One of the main reasons to visit the town is to spend a day at its gorgeous beach. It’s one of the best beaches in Sicily and the backdrop of stunning houses and boats on the shore makes it more enticing.
If the beach isn’t your thing, you’ll find plenty to do in the centre of town. You can the old Roman baths, check out the impressive cathedral where you’ll find one of the most famous frescoes of Christ anywhere in the world!
Cefalù may not be the most well-known place in Sicily but that doesn’t mean you shouldn’t. It’s a beautiful place and one you should include on any Sicily itinerary.
When you think of Stromboli you may be thinking of the food, but it’s also a place in Sicily. Or more specifically, a small volcanic island off the northern tip of Sicily.
Because o this, it’s harder to reach than other places in Sicily. If you’re only on the island for a few days, unless you’re desperate to visit, it might be worth skipping Stromboli. However, if you’re eager to visit, you’ll be rewarded with one of the most interesting places in Italy.
The volcano on the island is almost always active with smoke coming off the cone constantly. If you’re on a boat off the island around sunset, the spectacle of the volcano erupting or smoking is a sight to behold!
If you’re adventurous you can hike to the crater at night. At 924 m, the volcano isn’t the highest, but it is a steep climb. If climbing isn’t your thing, you can relax at the black lava beaches on the coast or explore the island’s narrow streets and quirky houses.
Trapani is located on the far west of Sicily, not far from Palermo. Due to its proximity to Northern Africa, Trapani has a distinctly Arabian influence that can be found in the white buildings in the city centre.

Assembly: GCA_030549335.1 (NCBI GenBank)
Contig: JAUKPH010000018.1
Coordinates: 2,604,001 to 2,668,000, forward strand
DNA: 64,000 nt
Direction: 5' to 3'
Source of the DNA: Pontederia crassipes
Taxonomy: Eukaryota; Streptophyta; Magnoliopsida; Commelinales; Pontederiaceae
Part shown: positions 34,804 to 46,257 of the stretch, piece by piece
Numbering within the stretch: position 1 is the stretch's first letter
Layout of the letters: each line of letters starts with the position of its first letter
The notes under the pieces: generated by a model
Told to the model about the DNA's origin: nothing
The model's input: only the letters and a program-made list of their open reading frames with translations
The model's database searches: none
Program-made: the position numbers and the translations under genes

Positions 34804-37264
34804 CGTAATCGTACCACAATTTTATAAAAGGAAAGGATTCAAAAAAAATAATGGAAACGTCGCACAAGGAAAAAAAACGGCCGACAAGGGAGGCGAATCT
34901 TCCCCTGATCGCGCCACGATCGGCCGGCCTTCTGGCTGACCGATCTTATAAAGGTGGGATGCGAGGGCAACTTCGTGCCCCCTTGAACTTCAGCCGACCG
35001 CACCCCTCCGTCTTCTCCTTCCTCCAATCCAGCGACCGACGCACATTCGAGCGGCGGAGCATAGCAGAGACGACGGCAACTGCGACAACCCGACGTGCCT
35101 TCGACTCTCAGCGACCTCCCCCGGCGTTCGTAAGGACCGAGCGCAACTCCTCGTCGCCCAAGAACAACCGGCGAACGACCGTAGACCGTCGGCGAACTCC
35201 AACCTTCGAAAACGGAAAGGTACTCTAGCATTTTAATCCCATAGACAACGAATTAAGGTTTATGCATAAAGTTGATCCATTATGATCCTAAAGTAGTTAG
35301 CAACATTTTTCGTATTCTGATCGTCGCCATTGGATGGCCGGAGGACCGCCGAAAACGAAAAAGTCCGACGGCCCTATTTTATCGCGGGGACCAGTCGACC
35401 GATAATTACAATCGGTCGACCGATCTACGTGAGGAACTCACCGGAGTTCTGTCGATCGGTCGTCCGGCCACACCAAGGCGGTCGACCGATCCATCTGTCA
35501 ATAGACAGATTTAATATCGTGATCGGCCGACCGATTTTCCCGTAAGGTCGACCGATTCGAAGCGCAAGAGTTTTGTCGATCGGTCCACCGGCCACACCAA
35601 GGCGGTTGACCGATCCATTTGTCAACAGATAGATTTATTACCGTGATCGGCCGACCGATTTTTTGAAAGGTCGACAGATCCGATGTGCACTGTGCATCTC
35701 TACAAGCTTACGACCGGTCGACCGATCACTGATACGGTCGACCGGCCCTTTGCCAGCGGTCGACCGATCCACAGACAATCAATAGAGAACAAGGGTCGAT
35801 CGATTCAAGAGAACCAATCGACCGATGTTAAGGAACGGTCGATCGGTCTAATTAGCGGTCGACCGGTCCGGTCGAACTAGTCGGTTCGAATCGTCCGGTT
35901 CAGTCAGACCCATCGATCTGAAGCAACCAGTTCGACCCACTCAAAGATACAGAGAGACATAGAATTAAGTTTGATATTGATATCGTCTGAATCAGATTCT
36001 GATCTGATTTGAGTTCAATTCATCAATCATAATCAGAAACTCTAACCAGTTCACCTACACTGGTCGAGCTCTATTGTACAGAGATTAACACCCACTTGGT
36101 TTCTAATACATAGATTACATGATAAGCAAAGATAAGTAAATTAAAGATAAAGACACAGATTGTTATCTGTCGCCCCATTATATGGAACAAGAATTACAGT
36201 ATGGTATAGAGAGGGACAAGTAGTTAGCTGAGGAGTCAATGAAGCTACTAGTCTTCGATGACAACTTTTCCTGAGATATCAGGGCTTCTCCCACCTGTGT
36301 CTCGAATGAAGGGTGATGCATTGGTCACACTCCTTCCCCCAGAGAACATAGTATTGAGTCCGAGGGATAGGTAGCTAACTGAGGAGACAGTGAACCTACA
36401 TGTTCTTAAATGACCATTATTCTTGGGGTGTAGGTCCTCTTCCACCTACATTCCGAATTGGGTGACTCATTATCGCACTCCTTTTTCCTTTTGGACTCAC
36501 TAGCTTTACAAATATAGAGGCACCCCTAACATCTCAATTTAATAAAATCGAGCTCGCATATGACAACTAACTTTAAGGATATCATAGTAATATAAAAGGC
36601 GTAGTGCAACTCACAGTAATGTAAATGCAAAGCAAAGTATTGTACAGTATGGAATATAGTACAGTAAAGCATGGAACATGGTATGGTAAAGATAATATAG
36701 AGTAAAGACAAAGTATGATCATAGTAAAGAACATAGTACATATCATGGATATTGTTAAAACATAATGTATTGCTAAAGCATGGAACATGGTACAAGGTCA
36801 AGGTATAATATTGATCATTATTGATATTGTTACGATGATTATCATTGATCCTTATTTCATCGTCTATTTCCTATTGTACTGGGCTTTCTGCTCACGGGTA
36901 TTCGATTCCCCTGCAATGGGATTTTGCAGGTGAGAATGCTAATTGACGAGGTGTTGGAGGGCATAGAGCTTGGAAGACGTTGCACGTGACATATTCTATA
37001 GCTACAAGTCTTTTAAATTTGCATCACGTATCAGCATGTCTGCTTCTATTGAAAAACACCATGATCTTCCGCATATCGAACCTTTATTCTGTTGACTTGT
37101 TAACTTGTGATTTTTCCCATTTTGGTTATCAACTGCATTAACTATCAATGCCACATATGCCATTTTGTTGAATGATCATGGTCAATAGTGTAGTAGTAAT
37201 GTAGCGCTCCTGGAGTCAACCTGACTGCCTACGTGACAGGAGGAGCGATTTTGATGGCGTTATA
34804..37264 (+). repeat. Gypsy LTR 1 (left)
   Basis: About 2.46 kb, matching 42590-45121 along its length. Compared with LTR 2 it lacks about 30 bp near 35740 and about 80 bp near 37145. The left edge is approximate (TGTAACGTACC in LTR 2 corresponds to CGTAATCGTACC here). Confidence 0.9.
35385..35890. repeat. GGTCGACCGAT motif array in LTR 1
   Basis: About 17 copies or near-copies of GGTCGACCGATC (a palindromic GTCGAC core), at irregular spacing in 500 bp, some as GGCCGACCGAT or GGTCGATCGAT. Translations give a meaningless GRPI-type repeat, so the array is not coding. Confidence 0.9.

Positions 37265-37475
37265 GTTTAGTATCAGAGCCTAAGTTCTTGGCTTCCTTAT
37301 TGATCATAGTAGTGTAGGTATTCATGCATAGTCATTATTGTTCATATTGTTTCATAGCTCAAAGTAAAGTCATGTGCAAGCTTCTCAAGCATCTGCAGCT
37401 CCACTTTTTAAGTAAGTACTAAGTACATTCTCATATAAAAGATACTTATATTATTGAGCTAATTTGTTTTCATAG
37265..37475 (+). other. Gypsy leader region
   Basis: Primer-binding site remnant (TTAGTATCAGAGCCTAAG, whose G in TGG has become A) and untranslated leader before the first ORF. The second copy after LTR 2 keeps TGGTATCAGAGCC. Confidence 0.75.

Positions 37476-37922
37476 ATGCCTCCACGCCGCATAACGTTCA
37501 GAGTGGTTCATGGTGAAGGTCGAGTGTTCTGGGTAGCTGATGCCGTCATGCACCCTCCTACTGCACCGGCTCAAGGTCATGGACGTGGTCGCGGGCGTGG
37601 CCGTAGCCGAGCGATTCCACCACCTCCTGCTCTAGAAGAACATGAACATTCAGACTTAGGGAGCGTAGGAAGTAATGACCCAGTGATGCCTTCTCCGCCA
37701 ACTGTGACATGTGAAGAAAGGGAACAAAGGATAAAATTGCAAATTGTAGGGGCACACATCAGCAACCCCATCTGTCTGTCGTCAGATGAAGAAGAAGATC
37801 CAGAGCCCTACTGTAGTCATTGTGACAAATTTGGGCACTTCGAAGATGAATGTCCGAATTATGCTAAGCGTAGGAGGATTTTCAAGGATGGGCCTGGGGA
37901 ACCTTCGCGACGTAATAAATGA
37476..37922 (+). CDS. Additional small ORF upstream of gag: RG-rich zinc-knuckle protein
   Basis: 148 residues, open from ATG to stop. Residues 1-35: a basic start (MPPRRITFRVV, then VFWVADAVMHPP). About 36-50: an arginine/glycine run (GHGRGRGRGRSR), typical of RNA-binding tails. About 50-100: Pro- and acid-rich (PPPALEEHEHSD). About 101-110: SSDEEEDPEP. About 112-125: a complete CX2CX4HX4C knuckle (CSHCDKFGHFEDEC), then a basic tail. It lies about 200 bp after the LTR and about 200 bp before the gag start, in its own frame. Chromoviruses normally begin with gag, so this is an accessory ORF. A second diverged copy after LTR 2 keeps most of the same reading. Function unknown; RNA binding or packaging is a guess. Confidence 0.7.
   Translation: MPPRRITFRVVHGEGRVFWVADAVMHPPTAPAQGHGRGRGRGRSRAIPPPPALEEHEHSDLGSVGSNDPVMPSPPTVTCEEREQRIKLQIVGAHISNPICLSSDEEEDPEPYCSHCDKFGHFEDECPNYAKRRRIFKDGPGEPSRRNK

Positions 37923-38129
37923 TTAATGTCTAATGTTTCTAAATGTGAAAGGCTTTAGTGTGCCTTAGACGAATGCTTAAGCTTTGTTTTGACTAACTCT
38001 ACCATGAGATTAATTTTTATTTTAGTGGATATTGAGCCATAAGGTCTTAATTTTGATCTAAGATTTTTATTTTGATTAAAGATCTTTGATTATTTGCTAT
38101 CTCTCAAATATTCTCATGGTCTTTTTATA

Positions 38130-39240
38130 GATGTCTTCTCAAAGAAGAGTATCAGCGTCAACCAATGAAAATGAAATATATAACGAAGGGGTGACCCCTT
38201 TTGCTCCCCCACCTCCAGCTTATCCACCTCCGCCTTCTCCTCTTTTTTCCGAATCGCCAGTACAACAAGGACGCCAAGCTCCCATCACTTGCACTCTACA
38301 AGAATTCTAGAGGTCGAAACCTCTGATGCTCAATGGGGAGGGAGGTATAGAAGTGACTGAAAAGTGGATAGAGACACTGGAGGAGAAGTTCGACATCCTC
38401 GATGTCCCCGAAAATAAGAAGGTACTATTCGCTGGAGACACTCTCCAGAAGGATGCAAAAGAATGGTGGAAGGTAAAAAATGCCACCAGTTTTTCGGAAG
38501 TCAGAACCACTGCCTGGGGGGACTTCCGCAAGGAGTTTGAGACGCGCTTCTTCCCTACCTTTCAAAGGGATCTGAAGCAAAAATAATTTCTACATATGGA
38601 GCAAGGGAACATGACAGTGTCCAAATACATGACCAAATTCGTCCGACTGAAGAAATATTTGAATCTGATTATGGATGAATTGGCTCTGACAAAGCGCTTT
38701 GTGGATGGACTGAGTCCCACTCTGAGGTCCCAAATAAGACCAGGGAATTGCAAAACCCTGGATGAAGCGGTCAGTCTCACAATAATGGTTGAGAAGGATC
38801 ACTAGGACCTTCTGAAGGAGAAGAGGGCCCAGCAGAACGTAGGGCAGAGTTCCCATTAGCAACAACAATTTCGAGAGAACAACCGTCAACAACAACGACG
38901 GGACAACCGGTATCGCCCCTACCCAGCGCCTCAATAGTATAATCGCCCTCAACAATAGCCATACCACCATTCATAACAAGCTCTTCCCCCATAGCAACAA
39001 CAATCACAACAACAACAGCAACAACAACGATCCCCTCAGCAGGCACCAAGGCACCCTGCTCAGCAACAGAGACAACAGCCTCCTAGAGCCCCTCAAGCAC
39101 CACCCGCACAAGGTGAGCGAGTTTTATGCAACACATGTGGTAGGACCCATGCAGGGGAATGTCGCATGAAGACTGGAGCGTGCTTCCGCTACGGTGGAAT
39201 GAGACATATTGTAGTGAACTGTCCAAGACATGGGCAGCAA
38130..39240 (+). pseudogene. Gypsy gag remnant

A walk around the city will uncover many similar buildings such as the Church of Sant’Agostino and Ligny Tower which houses an archaeological museum.
One of the best things about Trapani is that it has a few beaches which you can visit. Lido San Giuliano is a twenty-minute walk from the city centre, while you can swim along the waterfront and a few small beaches nearby.
With its stunning architecture and great beaches, Trapani is one of the best places to visit in Sicily. One you should endeavour to check out while you’re there.
San Vito Lo Capo
San Vito Lo Capo is located on the Western end of Sicily, not far from Palermo. The town is renowned for its beaches with its crescent-shaped beach being one of the best in Sicily.
If you’re in Palermo, then heading over to San Vito Lo Capo is a good idea. You can spend the day at the beach and swim in the turquoise waters. There aren’t many betters ways to spend a day in Sicily!
It’s not just about the beaches in San Vito Lo Capo, the town has some interesting sights too. The Santuario di San Vito is one such example. It’s a 15th-century church made of stone which resembles a prison rather than a church.
Due to its amazing shoreline and wealth of intriguing cultural sights, San Vito Lo Capo is without a doubt one of the best places to visit in Sicily.
Ragusa is a city located in the south of Sicily. The city has two distinct areas, Ragusa Ibia and Ragusa Superiore, the upper town. A deep ravine separates the two areas which can be crossed on four bridges.
In the upper town, you’ll find Ragusa Cathedral which is dedicated to John the Baptist. It’s an impressive building which has been rebuilt a few times after earthquakes. You can also check out the Hyblean Archaeological Museum, which has a range of artefacts from prehistory to the Late Roman era.